Secondaries as part of the BYB are also forcing players to look at a bigger picture. This isn't as big as what is seen in most major tournaments where draws are not wanted but it's a move in that direction - if you focus only on the primary your opponent might nick the win by focusing on the whole.

MSU & vehicles combined with rule changes are in an interesting place. MSU is only given the shaft in one mission really where what is essentially Kill Points is used. However, vehicles cannot score (unless Fast Attack or Heavy Support in individual missions) and can never contest and with hull points are more reliable in being destroyed (again, this isn't a nerf, it's a change in how they operate). Running a list with 1000 points locked up in vehicles now isn't going to be as viable as that's half your army which cannot score or contest and isn't as LOL durable as before. This will likely see a redaction to more Hybrid lists and/or mech lists with larger units - i.e. generally what you saw towards the end of 5th edition anyway.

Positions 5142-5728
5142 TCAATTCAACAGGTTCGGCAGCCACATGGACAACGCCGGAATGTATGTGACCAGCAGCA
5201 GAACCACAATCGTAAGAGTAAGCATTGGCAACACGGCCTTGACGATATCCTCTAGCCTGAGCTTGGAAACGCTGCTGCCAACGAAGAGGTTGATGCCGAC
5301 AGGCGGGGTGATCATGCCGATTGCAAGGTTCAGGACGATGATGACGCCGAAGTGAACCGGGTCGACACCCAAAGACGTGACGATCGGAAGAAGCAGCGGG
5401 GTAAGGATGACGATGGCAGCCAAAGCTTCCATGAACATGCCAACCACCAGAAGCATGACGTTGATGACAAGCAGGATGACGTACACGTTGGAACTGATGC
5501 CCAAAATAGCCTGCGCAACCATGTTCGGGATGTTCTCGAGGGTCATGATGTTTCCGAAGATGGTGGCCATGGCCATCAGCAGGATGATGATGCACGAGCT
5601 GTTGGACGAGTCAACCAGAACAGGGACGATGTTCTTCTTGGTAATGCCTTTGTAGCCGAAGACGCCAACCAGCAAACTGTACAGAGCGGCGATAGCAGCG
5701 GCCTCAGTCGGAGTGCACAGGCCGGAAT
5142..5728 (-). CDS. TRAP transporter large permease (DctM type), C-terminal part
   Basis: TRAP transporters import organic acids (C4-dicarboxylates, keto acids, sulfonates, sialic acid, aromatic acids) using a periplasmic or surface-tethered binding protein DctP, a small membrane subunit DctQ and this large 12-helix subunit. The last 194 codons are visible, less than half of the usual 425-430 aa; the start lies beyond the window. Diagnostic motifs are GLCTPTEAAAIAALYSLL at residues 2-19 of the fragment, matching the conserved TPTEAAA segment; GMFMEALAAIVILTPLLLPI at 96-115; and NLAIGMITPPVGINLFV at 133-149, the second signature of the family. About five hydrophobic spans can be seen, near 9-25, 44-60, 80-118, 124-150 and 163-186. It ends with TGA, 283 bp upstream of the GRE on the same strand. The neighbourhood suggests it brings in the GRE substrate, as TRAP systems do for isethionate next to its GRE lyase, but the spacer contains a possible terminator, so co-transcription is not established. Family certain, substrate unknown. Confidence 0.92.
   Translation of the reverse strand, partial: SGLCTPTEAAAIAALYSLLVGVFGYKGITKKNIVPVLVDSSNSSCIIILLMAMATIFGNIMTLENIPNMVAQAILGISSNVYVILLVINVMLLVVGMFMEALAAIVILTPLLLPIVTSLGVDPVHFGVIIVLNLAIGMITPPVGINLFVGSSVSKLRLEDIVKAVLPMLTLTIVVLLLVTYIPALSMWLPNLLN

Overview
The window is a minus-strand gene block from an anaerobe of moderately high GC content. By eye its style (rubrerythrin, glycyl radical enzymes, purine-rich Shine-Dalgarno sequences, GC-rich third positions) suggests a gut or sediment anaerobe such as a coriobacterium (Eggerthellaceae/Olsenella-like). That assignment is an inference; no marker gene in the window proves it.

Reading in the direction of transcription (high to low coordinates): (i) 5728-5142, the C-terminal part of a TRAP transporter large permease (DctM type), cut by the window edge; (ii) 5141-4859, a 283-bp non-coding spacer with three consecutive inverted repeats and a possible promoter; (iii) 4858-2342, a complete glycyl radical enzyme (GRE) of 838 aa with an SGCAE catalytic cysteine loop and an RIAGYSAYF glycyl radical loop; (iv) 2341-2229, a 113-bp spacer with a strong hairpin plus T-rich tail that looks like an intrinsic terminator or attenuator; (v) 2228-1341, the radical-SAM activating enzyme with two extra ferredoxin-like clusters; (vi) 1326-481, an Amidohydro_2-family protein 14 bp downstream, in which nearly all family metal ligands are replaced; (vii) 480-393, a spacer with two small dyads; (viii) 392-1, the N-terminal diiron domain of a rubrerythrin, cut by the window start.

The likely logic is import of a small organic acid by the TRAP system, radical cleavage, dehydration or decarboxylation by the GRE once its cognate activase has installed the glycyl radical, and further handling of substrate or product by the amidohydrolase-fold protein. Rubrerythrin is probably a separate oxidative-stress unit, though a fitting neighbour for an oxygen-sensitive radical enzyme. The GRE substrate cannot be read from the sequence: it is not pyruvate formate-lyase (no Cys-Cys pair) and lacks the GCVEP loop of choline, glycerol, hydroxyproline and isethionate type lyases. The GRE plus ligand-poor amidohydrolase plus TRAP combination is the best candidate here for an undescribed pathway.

6th edition is also really putting a greater emphasis on movement & mobility. First the tactical advantages in movement and model placement and then in missions where objectives are more spread out (can be placed within 6" of table edges) and unable to be held by single units. What we're seeing here with Troops & mobility is an evolution of what 5th edition was though with a slight removal of significance on midfield to ensure more fragile/shooting/mobility based armies didn't have to grind it out against armies designed to do that (again, objectives closer to edge and more of them per game on average).


Next post we'll look at the missions & deployment combinations with mini-cheat sheets and how they might be modified or these concepts applied to 6th edition tournament missions.